This is a story about one LLC that did not, but with a very different outcome than Chiu. The story’s punch line, which makes it a fascinating one, is that even though the minority member, seeking to force a fair-value buyout, was found to have properly invoked his uncontested right to withdraw under the old § 606, in the end the lower and appellate courts held that his withdrawal did not trigger a statutory buyout under § 509 because the LLC’s operating agreement included mandatory rights of first refusal — with which the minority member never complied — that displaced the buyout statute’s default rule.

The case, Matter of Jacobs v Cartalemi, was decided last week by the Appellate Division, Second Department, along with two decisions in companion appeals in related cases in which the court held that upon withdrawal the minority member also lost his standing to pursue derivative claims against the controlling member. I’ll explain all below, but before doing so I must disclose that, along with co-counsel, my firm and I represent the controlling member of the LLC in each of the cases. Continue Reading Operating Agreement Defeats Statutory Buyout Rights Upon LLC Member’s Withdrawal

jurisdiction1I can count on one hand the number of federal court cases I’ve featured on this blog since I started it almost 10 years ago — and that’s no coincidence.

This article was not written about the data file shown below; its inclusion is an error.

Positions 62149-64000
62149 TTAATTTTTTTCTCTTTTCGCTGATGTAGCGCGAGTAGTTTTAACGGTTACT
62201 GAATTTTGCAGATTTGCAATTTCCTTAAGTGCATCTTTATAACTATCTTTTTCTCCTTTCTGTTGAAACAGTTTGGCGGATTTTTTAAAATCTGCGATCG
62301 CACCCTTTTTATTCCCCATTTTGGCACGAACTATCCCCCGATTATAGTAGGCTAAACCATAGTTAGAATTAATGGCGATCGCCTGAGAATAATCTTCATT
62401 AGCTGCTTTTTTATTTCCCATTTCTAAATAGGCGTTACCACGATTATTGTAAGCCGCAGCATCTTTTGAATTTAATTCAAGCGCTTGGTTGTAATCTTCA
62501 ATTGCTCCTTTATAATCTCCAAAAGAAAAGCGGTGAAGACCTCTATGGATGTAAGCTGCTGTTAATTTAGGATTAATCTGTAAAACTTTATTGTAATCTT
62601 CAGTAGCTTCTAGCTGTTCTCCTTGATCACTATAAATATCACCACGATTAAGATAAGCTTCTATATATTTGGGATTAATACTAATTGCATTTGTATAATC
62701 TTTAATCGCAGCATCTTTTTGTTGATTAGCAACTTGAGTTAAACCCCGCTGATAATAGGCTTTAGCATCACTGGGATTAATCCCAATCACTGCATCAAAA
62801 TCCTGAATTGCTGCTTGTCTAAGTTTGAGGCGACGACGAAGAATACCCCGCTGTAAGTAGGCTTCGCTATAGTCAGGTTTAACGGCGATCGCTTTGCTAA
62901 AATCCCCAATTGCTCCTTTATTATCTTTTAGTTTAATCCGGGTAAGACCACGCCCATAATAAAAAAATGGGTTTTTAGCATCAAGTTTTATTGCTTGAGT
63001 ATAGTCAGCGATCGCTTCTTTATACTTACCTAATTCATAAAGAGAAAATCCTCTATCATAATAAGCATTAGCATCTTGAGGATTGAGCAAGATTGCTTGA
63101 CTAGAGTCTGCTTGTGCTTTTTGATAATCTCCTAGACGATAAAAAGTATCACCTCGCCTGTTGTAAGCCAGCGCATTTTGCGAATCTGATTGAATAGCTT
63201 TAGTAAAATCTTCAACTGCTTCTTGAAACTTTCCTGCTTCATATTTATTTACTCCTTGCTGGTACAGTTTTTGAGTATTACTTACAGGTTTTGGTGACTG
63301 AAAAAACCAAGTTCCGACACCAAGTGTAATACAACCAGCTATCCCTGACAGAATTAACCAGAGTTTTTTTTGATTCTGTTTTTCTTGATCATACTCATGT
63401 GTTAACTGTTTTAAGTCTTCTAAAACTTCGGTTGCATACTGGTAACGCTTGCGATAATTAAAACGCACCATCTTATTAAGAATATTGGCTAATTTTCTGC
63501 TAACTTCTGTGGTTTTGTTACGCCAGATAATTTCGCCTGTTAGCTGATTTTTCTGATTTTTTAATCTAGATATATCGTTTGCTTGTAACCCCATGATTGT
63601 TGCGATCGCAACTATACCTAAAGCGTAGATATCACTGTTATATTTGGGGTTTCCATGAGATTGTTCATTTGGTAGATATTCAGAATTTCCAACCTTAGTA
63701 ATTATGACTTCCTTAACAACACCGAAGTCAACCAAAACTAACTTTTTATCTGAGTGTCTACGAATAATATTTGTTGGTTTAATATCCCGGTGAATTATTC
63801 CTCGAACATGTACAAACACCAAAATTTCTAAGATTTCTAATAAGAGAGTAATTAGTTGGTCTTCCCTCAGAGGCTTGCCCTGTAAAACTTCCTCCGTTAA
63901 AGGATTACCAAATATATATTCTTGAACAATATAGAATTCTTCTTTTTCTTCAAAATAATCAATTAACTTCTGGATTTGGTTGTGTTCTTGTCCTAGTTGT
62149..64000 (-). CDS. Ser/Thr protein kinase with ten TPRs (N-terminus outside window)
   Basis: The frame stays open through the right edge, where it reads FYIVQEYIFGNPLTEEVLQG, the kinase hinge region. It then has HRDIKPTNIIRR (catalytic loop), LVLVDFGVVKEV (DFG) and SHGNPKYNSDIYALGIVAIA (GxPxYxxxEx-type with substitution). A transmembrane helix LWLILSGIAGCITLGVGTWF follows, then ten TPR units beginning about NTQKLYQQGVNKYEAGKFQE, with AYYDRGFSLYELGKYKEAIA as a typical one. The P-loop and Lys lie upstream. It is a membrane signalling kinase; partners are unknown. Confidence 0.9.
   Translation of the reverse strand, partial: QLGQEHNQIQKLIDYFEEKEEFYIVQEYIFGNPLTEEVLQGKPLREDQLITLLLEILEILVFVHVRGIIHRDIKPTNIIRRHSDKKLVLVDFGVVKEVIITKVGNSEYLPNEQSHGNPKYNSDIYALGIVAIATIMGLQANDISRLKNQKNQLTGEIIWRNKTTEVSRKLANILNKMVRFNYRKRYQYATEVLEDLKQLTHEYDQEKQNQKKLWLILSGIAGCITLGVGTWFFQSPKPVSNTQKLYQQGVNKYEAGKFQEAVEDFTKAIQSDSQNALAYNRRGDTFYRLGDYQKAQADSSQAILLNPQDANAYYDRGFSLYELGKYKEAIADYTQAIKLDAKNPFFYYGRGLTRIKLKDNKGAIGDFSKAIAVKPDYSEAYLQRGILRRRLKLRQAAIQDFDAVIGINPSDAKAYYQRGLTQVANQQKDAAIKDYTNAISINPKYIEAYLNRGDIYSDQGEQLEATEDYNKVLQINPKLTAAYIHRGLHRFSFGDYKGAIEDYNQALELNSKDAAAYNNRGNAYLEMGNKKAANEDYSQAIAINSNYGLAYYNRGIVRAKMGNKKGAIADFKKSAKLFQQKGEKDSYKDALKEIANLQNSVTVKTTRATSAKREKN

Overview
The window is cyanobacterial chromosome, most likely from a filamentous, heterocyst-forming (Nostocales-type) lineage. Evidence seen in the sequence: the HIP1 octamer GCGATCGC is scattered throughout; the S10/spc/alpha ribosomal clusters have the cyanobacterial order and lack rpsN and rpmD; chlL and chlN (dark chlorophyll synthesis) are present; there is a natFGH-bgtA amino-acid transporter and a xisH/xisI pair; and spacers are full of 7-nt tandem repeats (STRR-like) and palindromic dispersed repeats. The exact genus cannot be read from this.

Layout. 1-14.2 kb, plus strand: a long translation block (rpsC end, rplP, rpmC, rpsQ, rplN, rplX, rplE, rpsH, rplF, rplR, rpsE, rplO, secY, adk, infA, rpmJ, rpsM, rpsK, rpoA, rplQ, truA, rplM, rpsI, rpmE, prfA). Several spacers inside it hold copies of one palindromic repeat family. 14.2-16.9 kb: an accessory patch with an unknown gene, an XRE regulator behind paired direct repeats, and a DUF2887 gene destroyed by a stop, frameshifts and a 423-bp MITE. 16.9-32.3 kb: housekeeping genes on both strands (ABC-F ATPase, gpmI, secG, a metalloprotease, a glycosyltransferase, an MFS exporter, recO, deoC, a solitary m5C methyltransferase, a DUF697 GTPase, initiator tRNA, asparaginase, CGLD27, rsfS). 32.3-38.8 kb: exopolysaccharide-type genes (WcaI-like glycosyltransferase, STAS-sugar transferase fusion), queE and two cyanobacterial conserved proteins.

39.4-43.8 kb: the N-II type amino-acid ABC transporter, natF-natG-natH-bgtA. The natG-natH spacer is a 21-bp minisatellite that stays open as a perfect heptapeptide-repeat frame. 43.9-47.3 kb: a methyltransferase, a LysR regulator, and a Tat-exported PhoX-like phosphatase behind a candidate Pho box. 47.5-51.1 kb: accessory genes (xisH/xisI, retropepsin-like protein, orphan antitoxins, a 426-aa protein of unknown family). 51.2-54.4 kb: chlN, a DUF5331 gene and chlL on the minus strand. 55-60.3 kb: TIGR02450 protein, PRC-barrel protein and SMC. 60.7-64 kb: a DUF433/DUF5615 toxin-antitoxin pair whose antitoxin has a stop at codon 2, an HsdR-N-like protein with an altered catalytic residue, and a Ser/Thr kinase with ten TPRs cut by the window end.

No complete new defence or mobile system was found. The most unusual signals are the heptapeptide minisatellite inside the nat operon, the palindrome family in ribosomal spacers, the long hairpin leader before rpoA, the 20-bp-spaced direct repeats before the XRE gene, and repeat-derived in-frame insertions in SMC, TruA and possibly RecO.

Federal courts are courts of limited jurisdiction, requiring either the presence of a claim arising under federal law — so-called federal question jurisdiction — or the opposing litigants are citizens of different states — so-called diversity jurisdiction.

Federal question jurisdiction rarely exists in business divorce cases involving the internal affairs of closely held business entities which are the peculiar province of state law. Federal courts are especially loathe to decide judicial dissolution cases, to the point where they routinely exercise their discretionary power to abstain from exercising jurisdiction even in dissolution cases where diversity exists (read here).

Inevitably there are some small number of diversity suits filed in federal court asserting state-law claims other than dissolution between business co-owners. Even in these cases, however, there is a potential trap for the unwary plaintiff if the subject business entity is a limited liability company, as nicely illustrated by a Manhattan federal judge’s decision last month in Sullivan v Ruvoldt, Opinion and Order, 16 Civ. 583 [SDNY Mar. 24, 2017]. Continue Reading Beware Diversity Trap in Federal Court Business Divorce Cases Involving LLCs